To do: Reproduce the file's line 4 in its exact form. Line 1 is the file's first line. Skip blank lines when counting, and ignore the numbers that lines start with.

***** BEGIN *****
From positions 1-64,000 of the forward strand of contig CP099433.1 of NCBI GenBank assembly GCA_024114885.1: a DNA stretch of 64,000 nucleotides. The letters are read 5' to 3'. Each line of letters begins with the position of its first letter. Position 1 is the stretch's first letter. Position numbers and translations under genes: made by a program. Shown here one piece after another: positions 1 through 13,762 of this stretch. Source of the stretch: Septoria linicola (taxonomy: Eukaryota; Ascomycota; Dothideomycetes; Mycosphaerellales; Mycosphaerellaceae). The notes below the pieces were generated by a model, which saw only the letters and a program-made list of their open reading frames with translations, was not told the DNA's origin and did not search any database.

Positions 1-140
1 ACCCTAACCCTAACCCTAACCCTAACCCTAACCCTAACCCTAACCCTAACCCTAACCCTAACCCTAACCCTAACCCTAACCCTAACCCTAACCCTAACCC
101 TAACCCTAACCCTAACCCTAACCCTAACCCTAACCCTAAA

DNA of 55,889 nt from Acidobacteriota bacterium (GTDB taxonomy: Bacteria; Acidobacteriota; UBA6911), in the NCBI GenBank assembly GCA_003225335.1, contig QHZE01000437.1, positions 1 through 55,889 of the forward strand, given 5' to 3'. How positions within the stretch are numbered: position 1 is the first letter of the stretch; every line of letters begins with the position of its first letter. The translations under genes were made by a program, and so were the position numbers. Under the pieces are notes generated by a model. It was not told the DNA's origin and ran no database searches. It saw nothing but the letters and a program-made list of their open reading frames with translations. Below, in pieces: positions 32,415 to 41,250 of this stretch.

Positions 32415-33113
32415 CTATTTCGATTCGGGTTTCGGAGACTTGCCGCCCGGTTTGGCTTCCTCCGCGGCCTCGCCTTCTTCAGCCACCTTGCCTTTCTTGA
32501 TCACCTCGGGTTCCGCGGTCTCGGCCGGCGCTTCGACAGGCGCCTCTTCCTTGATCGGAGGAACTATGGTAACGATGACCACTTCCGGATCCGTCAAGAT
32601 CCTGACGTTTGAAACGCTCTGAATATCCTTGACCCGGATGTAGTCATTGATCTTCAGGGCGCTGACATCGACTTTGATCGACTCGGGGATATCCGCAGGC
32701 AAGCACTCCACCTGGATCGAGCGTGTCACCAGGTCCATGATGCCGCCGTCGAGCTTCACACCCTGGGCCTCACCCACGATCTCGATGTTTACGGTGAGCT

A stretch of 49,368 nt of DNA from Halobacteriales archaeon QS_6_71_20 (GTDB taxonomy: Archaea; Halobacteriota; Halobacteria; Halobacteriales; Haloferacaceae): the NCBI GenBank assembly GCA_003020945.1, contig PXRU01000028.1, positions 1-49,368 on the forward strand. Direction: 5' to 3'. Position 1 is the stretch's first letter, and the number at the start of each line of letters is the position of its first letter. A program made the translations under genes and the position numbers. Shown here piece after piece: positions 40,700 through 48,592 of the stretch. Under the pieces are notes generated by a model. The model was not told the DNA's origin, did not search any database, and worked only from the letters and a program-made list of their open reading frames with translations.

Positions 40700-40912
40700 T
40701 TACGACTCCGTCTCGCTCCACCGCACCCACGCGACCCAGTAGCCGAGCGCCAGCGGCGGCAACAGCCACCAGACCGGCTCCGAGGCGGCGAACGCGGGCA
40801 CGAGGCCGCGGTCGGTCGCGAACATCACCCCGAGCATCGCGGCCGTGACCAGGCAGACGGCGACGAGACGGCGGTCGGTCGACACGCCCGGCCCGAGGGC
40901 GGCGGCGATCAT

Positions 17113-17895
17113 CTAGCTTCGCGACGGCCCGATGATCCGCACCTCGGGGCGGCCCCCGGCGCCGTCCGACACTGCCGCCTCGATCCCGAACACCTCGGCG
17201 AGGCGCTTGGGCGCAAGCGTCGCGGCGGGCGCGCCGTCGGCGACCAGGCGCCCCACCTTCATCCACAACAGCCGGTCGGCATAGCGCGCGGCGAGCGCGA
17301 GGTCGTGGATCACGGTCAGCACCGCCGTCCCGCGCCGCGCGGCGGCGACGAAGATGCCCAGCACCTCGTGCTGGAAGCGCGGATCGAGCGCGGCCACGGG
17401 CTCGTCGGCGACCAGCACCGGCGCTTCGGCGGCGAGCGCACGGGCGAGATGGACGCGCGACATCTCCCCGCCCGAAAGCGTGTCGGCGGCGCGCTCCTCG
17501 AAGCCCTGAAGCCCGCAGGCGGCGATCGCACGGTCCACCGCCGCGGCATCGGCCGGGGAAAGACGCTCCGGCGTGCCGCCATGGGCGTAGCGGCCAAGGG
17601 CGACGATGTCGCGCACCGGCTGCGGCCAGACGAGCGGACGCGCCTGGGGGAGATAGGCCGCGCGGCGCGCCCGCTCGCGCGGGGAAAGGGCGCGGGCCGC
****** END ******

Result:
101 TAACCCTAACCCTAACCCTAACCCTAACCCTAACCCTAAA